There are so many ways in which teenagers can make the best of their usage of the Internet.
By Dr Debarati Halder
When my daughter turned 13, her first question to me was “can I use the internet as per my choice now?” It is pertinent to note that while in India the uniform age for ‘adulthood’ is 18 as per the juvenile justice Act (with certain exceptions especially for considering crimes committed by minors), it does not restrict children as young as 10 or 12 to access internet or, to be specific, several websites that are meant only for adults. Social media websites including Facebook or Google do not allow children below 13 to have their profiles on them. This however does not bar children from creating profiles either in their own names or in the names of others and use it as they feel. This makes the virtual world extremely risky for the children especially, since they can not only be victims of predators, but also may victimise others as they may not be monitored by the social media platforms. Children may open Facebook profiles without the knowledge of the parents, may also download many unwanted materials only to invite more trouble for the parents as well as themselves. Question is, can parents or elders in the family monitor children in such cases?
What strikes me is that many parents start with a positive note as what their child can do with their mobile phones. No sooner the conversation takes a negative tone as the parents start to list the problems they had to face due to the child’s addictive behaviour with the internet and playing games on the phone. We need to understand that addiction here does not mean only for the games. It also means addiction to know the big bad world.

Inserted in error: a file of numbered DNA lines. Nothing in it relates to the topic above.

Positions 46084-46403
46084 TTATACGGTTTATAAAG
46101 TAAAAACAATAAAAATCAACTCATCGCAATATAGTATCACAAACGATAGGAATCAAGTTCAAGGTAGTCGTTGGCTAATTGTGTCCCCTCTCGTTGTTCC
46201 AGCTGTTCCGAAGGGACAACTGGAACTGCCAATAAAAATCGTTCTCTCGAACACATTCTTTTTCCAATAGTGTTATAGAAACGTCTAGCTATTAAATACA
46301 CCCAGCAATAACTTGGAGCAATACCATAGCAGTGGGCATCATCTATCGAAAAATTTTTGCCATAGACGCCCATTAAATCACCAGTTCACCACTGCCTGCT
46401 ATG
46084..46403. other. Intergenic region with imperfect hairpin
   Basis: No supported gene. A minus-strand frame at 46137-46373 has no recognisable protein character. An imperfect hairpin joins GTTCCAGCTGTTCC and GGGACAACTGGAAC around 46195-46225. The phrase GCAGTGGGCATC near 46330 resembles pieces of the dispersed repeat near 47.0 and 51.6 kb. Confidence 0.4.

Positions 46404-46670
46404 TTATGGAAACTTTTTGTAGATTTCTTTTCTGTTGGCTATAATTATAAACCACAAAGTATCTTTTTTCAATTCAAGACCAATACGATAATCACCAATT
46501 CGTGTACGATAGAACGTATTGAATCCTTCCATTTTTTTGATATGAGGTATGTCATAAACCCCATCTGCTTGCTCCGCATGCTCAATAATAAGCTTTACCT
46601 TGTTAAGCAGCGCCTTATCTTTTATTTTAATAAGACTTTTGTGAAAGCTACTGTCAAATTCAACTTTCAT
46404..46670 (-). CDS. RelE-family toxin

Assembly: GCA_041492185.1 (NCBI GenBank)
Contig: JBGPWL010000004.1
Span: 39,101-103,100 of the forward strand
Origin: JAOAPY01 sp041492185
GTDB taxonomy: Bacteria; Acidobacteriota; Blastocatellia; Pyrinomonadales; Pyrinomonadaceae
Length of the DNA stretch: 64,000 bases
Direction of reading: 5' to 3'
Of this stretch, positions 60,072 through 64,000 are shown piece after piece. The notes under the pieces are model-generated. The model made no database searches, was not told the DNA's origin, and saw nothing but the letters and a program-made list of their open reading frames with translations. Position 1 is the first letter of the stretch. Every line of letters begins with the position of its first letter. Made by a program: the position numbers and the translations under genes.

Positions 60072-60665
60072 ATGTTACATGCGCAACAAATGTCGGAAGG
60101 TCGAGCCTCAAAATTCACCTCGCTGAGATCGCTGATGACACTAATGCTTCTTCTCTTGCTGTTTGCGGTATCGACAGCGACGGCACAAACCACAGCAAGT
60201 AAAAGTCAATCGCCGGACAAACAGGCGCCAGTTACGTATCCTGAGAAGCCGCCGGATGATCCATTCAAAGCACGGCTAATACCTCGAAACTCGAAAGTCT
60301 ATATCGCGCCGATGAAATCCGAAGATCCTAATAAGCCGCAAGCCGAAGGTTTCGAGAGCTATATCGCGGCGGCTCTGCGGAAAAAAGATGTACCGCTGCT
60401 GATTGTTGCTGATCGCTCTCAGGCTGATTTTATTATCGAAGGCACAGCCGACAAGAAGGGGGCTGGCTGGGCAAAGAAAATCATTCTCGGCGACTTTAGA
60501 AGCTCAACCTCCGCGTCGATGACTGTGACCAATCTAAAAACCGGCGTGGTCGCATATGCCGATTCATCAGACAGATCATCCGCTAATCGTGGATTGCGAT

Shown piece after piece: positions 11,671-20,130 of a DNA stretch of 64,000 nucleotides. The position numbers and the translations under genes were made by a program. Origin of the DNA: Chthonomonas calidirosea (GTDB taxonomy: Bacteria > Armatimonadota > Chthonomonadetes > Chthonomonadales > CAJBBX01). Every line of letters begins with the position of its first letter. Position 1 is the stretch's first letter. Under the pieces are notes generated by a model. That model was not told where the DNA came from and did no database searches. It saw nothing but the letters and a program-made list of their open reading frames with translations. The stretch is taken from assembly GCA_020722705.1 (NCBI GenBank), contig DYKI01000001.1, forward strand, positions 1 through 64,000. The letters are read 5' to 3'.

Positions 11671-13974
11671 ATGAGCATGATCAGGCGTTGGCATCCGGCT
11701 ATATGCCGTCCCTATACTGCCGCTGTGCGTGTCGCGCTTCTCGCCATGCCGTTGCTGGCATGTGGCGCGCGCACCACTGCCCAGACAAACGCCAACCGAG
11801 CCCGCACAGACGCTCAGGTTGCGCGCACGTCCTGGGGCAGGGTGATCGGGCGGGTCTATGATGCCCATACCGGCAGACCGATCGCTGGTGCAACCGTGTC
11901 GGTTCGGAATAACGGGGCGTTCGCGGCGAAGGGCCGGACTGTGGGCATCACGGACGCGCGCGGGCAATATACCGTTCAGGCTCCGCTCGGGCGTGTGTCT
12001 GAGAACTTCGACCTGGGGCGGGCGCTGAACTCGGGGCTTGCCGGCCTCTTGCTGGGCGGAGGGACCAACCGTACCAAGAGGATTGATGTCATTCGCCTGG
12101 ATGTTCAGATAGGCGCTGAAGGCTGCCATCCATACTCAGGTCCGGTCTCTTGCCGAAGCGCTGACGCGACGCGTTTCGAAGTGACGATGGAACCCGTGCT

One must understand that children cannot be held back from information technology. Being born in the digital era, they will be driven to information communication technology (ICT) because this plays as the present day encyclopaedia to them. Keeping this in mind, we can chalk out how children can be motivated to use ICT in a positive way. The first thing that a parent need to tell his child is this is a risk-laden zone. One mistake may ruin their lives, be it in handling Facebook or WhatsApp privacy or downloading games or apps. They must be told that information super highway must be used with the same alertness as they must use real life highways. Accidents like revealing private information to unknown persons may bring lifelong scars to the minds as well as reputation of the victim. Such risks may be avoided when the child has been made understood why a stranger may pose danger to her even when he asks for the birthday or wants to add the child in the friend list even though he may not be known to the child, but may be a mere acquaintance or a colleague of the parents. Once the child understands this, she can become an ambassador for safe internet herself.
Here are some unique ways to help your child make constructive use of the internet:
I always feel that as human beings we need to explore the unknown to get the positive side of it leaving the negative side. As a parent, I feel we all should guide our children to know the dangers of the online world and train them to acquire the positive knowledge. This will not only ensure their safety but also help in their shaping as well-informed and positive human beings.
The author is the Managing Director of Centre for Cyber Victim Counselling.
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